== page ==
Abandoned Church, Gary, Indiana (Source: weburbanist.com)
Abandoned Church, Gary, Indiana (Source: weburbanist.com)

Joel Watts has written a couple of posts inquiring into what defines “Evangelicals” and “Mainliners” and how does one distinguish between the two: see What are Mainliners (Compared to Evangelicals and Fundamentalist) and ARE there dividing lines between Mainline and Evangelical? I think these are great questions and I recommend leaving your comment(s) on one or both of these posts. I’ve noticed quite a few blog posts circulating around the Internet suggesting that the recent controversy where World Vision went from affirming benefits for and acknowledgment of their employees who are in same sex marriages to renouncing that stance the next day has caused some to either seriously doubt their affiliation with the label “Evangelical” or denounce it altogether. Those who declare themselves to be leaving Evangelicalism for Mainline Christianity assume that there is a black-and-white divide between the two, but this isn’t necessarily true. Many Mainliners would call themselves Evangelical while many Evangelicals may affirm doctrines (or reject others) that would allow them to easily align with the Mainline.

Of course, this returns us to the problem of definitions: What is an Evangelical? I’ve asked myself that question several times on this blog. I don’t think I reached a conclusion. Do all Evangelicals find themselves outside of so-called “high-Church” traditions? Nope. There are Evangelical Anglicans, Methodists, Presbyterians, etc. Do all Evangelicals affirm sola scriptura? Not sure: there seems to be a resurgence among Evangelicals in affirming Creedal Christianity because the uninterpreted canon doesn’t necessarily result in obvious Trinitarianism or the dual nature of Christ or the personhood of the Holy Spirit or many other essentially Creedal dogmas that Evangelicals want to retain even as they declare sola scriptura. What about inerrancy? No. There are whole Evangelical institutions of higher learning that don’t require one to affirm inerrancy as an identity marker as well as many Evangelical parachurch organizations, non-profits, and local congregations, of course.

Maybe the quest for a singular definition is misguided? Maybe “Evangelical” means a dozen things, sociologically, although it seems to mean only one blurry thing theologically: people of the Gospel. Mainline is a tad easier since only various traditions often with European roots and contemporary expressions influenced by the evolution of the United States can be included.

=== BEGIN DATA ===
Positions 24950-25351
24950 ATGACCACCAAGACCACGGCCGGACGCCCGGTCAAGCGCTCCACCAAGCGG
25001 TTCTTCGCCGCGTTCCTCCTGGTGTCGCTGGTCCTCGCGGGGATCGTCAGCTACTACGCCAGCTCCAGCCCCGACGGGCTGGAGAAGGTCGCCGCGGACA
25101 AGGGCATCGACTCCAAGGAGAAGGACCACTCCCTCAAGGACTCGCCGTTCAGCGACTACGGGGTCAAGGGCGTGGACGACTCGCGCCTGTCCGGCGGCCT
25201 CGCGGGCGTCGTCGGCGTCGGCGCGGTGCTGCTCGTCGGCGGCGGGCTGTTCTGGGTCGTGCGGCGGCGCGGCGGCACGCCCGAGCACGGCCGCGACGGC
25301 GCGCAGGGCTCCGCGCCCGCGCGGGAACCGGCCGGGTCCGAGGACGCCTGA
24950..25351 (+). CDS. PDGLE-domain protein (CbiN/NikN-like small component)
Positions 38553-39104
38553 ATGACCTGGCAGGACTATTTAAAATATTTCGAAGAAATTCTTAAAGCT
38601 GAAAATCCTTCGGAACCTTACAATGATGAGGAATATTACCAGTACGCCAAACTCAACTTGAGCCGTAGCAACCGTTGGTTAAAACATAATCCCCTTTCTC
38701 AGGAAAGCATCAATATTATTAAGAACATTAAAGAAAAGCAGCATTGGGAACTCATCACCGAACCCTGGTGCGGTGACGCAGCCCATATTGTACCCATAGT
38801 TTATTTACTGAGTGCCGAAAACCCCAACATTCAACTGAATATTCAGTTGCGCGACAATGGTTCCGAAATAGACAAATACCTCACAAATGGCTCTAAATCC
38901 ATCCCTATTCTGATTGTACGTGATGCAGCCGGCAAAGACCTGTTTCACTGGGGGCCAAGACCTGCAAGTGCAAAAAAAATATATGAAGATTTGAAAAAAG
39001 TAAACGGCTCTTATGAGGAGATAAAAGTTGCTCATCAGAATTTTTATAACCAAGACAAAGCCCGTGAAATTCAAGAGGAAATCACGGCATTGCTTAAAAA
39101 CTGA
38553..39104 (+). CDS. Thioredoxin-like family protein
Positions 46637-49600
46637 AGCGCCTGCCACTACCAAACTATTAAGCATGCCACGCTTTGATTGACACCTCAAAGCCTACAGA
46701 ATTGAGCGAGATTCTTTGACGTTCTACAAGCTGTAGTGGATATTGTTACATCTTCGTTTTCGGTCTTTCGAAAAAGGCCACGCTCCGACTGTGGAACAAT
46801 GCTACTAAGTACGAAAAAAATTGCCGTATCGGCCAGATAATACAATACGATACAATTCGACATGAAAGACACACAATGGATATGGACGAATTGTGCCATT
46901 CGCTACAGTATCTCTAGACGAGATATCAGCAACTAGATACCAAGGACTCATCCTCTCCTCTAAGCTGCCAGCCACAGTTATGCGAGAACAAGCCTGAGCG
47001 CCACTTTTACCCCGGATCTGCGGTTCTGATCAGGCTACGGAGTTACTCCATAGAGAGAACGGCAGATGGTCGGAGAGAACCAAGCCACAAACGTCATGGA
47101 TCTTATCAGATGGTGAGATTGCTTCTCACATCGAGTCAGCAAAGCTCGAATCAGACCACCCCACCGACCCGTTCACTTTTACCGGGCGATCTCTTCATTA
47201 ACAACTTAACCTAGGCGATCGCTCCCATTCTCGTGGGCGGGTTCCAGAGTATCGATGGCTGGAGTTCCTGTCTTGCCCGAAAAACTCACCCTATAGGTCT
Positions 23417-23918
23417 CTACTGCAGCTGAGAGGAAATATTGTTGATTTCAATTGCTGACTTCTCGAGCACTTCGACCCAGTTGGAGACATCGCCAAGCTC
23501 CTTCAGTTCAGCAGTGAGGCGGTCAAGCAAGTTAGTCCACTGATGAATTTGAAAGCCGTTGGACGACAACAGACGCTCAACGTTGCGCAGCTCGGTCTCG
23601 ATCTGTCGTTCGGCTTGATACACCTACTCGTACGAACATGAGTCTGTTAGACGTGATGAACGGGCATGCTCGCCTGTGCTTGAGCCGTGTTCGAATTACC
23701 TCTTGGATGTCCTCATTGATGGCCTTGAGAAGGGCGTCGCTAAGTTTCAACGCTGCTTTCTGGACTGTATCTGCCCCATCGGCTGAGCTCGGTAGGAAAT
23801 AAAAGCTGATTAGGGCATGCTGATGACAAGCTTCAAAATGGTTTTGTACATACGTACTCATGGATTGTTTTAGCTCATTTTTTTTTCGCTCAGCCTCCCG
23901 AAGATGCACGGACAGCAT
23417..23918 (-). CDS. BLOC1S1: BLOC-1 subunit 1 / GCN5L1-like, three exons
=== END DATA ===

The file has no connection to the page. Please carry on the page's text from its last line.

Rudolf Bultmann argued in his attempt to defend the Jewish people in Germany prior to WW2 that, “Understood properly, a people is not a biological, but rather a historical phenomenon, and therefore our participation in it is a matter not of descent, but of existence.” [1] Whether or not this is wholly I accurate I do not intend to debate, but there may be something applicable to this discussion. Maybe a people are not defined wholly by doctrine as much as “a historical phenomenon”. What makes a Methodist in the UMC different from a Wesleyan in the Church of the Nazarene? What differs a Presbyterian in the PCA from the PC (USA) from those groups splintering off of the PC (USA) now, including independent congregations? Sure, doctrine is part of it, but mere history may be more central. If this is so, Evangelicals are all those who think the starting point for doctrinal formation and ecumenical dialogue must be an attempt to understand the meaning of the Gospel in today’s world. If this is true, than an Evangelical may be part of the Moral Majority or the Emerging Church. An Evangelical may be someone like N.T. Wright, who formerly served as an Anglican Bishop or John Howard Yoder of the Mennonite tradition. Evangelicalism’s “history” may be beginning over and over again as different groups and new generations decide that it is OK for them to walk down the street from their Baptist Church to visit their Pentecostal neighbor in order to ask, “What is it that we both proclaim?”

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[1] Theologische Enzyklopädie, 65, cited in Konrad Hammann (2013-01-16). Rudolf Bultmann: a Biography (Kindle Locations 6648-6650). Polebridge Press. Kindle Edition.

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